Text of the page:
If the district court abuses its discretion in granting a Rule 54(b) certification, the order may be reversed on appeal. Allis-Chalmers Corp. v. Philadelphia Electric Co., 521 F.2d 360 (3d Cir. 1975); see also, Curtiss-Wright Corp. v. General Electric Co., 446 U.S. 1, 100 S.Ct. 1460, 64 L.Ed.2d 1 (1980).
At times, the policies behind Rule 54(b) and § 1292(b) may overlap when, as here, a final decision as to one party also involves a controlling principle of law for the litigation. See Curtiss-Wright Corp. v. General Electric Co., 446 U.S. 1, 8 n.2, 100 S.Ct. 1460, 64 L.Ed.2d 1 (1980). The 1961 Note of the Advisory Committee on the Civil Procedural Rules recognized that § 1292(b) might be available in such multi-party situations, but said, "The Rule 54(b) procedure seems preferable for those cases, and § 1292(b) should be held inapplicable to them. . . ." 9 Moore's Federal Practice § 110.22 follows this approach, and states, "If an order can be made appealable by a Rule 54(b) certificate, it, and not a § 1292(b) certificate, should be sought."
In the case at hand, the controlling question of law is the interpretation of the Pennsylvania Code. That issue is not relevant to the still pending contractual claim by Ford against Barnhart. Since nothing further remained to be considered on the Ford-Harr claim, it would have been preferable for the district court to have utilized Rule 54(b). However, since the court did not enter judgment on that claim, it is not final at this point and not presently appealable. It cannot be said, therefore, that § 1292(b) is inapplicable. As 16 C. Wright, A. Miller, E. Cooper E. Gressman, Federal Practice and Procedure § 3929 (1977) puts it: "Since the Rule itself [54(b)] provides that absent such entry of judgment, any order disposing of less than all the claims or parties is not final, § 1292(b) should be available to permit certification and appeal."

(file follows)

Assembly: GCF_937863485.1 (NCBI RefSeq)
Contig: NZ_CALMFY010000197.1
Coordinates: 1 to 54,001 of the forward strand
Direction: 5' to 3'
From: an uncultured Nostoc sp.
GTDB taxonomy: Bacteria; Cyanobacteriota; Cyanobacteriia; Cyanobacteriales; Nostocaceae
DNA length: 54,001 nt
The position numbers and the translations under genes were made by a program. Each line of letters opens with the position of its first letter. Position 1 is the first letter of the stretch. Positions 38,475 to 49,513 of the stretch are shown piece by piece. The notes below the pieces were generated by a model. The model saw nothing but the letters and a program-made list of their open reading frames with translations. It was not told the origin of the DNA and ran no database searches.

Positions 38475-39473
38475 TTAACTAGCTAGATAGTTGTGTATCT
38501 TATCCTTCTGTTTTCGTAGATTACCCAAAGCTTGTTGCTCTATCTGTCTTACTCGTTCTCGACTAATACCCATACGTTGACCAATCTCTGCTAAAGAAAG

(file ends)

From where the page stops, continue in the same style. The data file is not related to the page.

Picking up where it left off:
Because we are presented with an issue of law that was certified properly under § 1292(b), we will not dismiss the appeal, even though we believe that Rule 54(b) should have been utilized. Dismissal at this stage would result in a remand to the district court so that it could enter an appropriate judgment. We think that the delay and expense generated by that procedural detour is not required here.
We also call to the attention of counsel and the district courts the provision of Rule 23 of this court:
". . . The controlling question of law presented for review shall be concisely stated in one sentence, if possible, expressed in the terms and circumstances of the case but without unnecessary detail. The expression will be deemed to include every subsidiary question fairly comprised therein."
Rules of the U.S. Court of Appeals for the Third Circuit (1978).
Pennsylvania has enacted a comprehensive statute, the Surface Mining Conservation and Reclamation Act, governing strip mining in the state. Pa.Stat.Ann. tit. 52, §§ 1396.1-1396.25 (Purdon Supp. 1981). This legislation requires strip mine operators to secure a permit and directs that they post a bond as security for proper backfilling and restoration after the work is completed. Id. at § 1396.4. Funds received from forfeiture of the bond may be expended by the Secretary of the Department of Environmental Resources for reclaiming and planting the land affected by the operation, if the Secretary determines the expenditures to be reasonable, necessary and physically possible. Id. at § 1396.18(b). The statute also authorizes the Department to promulgate appropriate regulations for the conduct of surface mining operations coming within the provisions of the Act. Id. at § 1396.4b(a).